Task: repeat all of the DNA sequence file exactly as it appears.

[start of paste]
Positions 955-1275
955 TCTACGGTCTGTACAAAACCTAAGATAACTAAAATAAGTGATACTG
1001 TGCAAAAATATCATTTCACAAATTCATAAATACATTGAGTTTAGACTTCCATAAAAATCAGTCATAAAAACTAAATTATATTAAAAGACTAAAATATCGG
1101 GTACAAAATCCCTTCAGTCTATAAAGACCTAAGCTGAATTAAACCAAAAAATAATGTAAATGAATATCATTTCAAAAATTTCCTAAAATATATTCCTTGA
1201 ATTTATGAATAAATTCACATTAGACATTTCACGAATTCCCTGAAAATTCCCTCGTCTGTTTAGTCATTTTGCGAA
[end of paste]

Positions 955-1275
955 TCTACGGTCTGTACAAAACCTAAGATAACTAAAATAAGTGATACTG
1001 TGCAAAAATATCATTTCACAAATTCATAAATACATTGAGTTTAGACTTCCATAAAAATCAGTCATAAAAACTAAATTATATTAAAAGACTAAAATATCGG
1101 GTACAAAATCCCTTCAGTCTATAAAGACCTAAGCTGAATTAAACCAAAAAATAATGTAAATGAATATCATTTCAAAAATTTCCTAAAATATATTCCTTGA
1201 ATTTATGAATAAATTCACATTAGACATTTCACGAATTCCCTGAAAATTCCCTCGTCTGTTTAGTCATTTTGCGAA